‘Career Pathways’ give students more options at Western
Published on Monday, August 06, 2012
Western Technical College is embracing a national approach to introduce K-12 students to future career options. The initiative, called Career Pathways, is designed to help students navigate their way to greater success in their education and through to a career.
Over the past two years, Western has worked to realign its programs into clusters that coincide with a Wisconsin Career Pathway model, which has 17 cluster areas, such as Health Science, Information Technology, and Manufacturing. Within each of the clusters are career pathways, or subgroups of occupations/career specialties that have a set of common knowledge and skills.
A website, www.wicareerpathways.org, outlines the cluster areas and pathways and lists possible occupations within each cluster. K-12 students can take an interest inventory test on the website and work with school counselors to develop an individualized educational plan.
For example, if a high school (or even middle school) student is interested in the manufacturing field, he or she can see what high school classes provide skills needed for several different manufacturing careers. Some of those high school classes can even count as credits toward a college degree.
“This is a great way for students to get exposure to the different career options that are out there,” said Deb Hether, manager of K-12 relations at Western. “They can work with their school counselor to come up with a four-year plan that is focused but still flexible. Ultimately, the goal is for students to have a seamless transition into college.”
Western is also working directly with K-12 educators to develop curriculum and programming that gives students hands-on experience to help them determine what occupations pique their interests.
One example is the La Crosse School District’s Health Science Academy that allows high school students to take classes at the Health Science Center in La Crosse. Those students receive tours of Western’s campus, visit the local hospitals to see the specialized occupations in action, and can earn college credit.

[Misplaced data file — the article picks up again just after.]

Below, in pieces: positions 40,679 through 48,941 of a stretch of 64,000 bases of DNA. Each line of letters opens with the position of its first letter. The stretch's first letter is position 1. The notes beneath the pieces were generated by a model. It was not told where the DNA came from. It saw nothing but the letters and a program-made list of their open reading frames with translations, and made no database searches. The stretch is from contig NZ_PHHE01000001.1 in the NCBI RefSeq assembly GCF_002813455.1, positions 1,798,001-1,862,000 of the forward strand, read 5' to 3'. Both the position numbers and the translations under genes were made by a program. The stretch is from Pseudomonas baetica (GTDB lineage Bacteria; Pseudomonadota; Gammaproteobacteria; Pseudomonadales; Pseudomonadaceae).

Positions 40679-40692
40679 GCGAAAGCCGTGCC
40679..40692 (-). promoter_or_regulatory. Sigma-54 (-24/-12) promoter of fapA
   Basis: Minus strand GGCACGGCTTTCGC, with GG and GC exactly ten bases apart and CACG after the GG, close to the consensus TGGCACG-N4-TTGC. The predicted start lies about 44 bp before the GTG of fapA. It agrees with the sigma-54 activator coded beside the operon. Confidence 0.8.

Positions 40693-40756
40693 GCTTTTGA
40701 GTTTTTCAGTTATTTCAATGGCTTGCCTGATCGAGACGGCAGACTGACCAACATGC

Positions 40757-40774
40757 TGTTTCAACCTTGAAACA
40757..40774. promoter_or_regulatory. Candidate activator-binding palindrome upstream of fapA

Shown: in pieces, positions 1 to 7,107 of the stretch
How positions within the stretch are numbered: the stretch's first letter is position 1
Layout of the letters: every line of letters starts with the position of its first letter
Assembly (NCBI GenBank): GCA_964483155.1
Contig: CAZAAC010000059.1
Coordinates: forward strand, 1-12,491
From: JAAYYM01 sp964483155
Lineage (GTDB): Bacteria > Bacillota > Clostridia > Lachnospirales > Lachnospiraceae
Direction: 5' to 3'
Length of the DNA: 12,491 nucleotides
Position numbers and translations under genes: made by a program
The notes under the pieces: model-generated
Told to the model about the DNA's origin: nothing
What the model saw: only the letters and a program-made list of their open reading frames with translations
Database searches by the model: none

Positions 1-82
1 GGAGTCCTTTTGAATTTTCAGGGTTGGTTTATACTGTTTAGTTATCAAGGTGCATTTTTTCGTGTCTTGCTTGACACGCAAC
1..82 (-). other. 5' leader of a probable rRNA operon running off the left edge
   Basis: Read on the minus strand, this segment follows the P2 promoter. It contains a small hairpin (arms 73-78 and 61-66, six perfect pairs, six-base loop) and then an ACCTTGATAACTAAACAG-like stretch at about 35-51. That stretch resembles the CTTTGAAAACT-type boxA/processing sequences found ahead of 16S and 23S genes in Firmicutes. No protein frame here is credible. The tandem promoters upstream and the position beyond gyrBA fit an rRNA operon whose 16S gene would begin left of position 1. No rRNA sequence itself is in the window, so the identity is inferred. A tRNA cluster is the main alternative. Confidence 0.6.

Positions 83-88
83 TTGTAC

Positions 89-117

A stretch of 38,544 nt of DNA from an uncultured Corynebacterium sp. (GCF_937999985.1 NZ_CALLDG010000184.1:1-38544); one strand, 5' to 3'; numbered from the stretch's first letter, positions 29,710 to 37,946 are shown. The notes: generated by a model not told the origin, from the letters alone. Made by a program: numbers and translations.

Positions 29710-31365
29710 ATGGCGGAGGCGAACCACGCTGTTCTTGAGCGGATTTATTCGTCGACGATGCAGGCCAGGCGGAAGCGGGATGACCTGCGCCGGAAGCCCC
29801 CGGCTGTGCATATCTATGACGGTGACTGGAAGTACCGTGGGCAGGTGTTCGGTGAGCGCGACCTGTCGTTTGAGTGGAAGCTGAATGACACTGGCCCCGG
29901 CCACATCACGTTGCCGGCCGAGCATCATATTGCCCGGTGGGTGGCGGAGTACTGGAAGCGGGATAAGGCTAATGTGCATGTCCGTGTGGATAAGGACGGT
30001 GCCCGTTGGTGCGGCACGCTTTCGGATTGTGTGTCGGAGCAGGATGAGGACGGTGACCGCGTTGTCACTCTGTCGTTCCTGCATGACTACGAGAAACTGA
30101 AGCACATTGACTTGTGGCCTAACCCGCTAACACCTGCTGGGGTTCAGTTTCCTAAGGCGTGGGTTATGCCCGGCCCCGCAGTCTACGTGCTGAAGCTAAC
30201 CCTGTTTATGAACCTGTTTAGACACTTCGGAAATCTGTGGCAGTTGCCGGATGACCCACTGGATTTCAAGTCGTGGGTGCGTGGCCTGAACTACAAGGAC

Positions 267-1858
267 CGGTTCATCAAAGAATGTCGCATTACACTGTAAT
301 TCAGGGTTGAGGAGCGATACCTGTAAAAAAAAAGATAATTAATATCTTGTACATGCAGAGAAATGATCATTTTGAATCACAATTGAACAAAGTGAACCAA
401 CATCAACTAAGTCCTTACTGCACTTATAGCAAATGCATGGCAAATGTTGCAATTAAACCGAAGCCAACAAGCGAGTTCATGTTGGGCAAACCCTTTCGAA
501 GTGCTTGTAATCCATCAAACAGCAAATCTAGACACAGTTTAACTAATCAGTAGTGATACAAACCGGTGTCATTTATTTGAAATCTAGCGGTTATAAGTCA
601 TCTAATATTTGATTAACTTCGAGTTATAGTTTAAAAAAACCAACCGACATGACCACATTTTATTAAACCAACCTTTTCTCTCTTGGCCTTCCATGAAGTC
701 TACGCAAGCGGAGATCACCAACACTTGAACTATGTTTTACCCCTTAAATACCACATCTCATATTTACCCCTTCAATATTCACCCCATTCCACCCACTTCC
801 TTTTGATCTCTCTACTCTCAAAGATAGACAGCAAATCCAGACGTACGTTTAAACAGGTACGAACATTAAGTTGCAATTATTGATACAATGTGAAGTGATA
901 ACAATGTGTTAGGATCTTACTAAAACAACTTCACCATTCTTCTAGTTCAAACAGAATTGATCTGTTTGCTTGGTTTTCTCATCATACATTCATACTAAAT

“Career pathways are essential for student success,” said Annette O’Hern, director of the Health Science Academy at La Crosse School District. “It’s important in these economic times to consider career pathways early in their education – exposure in middle school and exploration in high school.”
The Career Cluster philosophy also fits well with Western’s Vision 2020 master plan to help meet the needs of the 7 Rivers Region workforce. The college plans to physically cluster its programs into career centers so students get the experience of working with other departments like they will in a real job setting.
“The facilities piece of Vision 2020 will allow us to co-locate manufacturing programs, health programs, and general studies programs so they can more effectively share lab space and work together on projects,” said Western President Lee Rasch. “An understanding of what goes on prior to and after their role in the process can only make our graduates more effective in their jobs.”
The Wisconsin Technical College System, of which Western is a member, has gained national attention for its development of adult career pathways in which courses taken for one credential automatically build into the next. Western has incorporated the adult model into its Business and Industry Services Division, as well as its remedial and GED programming.
“We used this model for many of the dislocated workers who came to Western for retraining,” explained Rasch. “We offered certificate training that could be applied toward advanced certificates or associate’s degree programs, and, in some cases, could even lead to a bachelor’s degree program.”
Due to the success of this educational model, the WTCS has been invited to join the national Alliance for Quality Career Pathways to help create benchmarks and measures of success for career pathway initiatives. Other participating states include Arkansas, California, Illinois, Kentucky, Massachusetts, Minnesota, Oregon, Virginia, and Washington.
“Wisconsin should be proud of its involvement in this effort to increase the number of Americans with postsecondary credentials,” said Governor Scott Walker in the recent WTCS announcement on joining the alliance. “I look forward to the results of this multi-state collaboration and am hopeful it will yield yet another route for Wisconsin students to learn the knowledge needed to help solve our state’s skills gap.”